Whole foods contain an assortment of vitamins, minerals, and nutrients that act as metabolic spark plugs, giving you the energy to get up and move around. That’s the theory behind increasingly popular diets like Paleo, which eschews processed foods in favor of lean meat and vegetables. Without preservatives and unnecessary crap in your food, your body will burn clean, and that translates to a faster-moving metabolic engine.
In one study published in the American Journal of Epidemiology, volunteers who got 22 to 55 percent of their total calories at breakfast gained only 1.7 pounds on average over four years. Those who ate zero to 11 percent of their calories in the morning gained nearly three pounds. In another study published in the same journal, volunteers who reported regularly skipping breakfast had 4.5 times the risk of obesity as those who took the time to eat.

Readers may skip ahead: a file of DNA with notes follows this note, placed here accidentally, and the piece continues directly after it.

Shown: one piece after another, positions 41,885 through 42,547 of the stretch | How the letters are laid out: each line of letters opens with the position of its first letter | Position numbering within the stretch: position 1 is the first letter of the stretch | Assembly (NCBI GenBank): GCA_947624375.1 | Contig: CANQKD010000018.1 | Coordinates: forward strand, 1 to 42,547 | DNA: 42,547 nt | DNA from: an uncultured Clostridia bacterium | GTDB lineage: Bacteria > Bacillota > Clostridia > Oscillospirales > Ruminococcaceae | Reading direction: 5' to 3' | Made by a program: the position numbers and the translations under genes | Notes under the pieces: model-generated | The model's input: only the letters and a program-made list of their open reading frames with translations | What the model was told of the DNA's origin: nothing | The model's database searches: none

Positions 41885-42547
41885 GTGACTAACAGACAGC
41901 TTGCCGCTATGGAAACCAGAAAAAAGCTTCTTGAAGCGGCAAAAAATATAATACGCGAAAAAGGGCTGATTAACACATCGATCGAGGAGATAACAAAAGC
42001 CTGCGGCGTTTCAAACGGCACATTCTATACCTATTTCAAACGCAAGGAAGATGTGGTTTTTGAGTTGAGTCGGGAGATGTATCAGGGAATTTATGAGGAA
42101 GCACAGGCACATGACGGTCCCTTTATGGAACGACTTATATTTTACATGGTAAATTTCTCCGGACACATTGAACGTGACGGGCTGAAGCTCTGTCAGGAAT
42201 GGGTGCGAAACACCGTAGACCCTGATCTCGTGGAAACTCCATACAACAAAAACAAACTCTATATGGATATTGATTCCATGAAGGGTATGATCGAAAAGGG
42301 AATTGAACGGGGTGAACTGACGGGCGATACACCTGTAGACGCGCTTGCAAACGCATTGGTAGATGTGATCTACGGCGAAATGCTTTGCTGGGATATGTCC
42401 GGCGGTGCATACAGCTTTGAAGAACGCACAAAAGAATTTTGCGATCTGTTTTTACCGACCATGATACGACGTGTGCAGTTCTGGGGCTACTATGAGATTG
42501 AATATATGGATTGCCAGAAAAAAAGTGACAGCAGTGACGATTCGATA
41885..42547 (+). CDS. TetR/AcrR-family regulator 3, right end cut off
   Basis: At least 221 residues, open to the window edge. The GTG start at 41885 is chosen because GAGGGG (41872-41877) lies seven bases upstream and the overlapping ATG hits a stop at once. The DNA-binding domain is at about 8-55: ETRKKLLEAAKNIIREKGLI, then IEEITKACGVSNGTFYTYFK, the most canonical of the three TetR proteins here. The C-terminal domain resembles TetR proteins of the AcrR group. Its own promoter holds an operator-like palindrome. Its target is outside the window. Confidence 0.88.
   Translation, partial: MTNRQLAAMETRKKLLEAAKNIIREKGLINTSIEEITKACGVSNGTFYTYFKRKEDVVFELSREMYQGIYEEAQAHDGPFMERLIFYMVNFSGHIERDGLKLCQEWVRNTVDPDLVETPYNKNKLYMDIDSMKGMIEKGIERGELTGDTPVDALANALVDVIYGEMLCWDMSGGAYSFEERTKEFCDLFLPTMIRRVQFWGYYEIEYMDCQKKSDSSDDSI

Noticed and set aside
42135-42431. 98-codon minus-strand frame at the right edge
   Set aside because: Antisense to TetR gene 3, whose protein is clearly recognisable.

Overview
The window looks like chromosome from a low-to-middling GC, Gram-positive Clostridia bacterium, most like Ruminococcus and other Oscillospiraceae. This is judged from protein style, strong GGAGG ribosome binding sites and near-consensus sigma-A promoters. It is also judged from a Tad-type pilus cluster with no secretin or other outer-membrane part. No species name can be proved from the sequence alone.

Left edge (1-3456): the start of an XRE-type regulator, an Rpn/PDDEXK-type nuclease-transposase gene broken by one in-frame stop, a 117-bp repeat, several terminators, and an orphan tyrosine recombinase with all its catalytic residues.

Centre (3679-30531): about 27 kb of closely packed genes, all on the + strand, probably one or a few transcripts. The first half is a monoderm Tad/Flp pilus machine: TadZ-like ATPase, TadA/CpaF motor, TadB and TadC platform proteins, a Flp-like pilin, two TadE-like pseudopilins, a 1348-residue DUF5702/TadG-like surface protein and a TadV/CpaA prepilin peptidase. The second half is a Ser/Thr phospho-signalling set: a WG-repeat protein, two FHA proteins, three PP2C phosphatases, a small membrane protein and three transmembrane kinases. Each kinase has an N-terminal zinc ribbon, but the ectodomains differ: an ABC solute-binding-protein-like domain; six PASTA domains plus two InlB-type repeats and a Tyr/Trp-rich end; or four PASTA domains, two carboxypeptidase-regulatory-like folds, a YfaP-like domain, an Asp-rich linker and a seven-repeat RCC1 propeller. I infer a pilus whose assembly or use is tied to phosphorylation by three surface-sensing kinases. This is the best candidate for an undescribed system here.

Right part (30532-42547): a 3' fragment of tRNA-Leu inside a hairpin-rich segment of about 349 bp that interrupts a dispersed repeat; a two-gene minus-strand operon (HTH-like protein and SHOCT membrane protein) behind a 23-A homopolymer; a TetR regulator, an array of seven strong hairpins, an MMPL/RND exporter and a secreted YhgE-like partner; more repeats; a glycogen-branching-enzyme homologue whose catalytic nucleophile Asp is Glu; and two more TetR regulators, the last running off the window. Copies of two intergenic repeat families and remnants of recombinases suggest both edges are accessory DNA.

Some ingredients in energy drinks can give your metabolism a boost. They're full of caffeine, which increases the amount of energy your body uses. They sometimes have taurine, an amino acid. Taurine can speed up your metabolism and may help burn fat. But using these drinks can cause problems like high blood pressure, anxiety, and sleep issues for some people. The American Academy of Pediatrics doesn’t recommend them for kids and teens.
×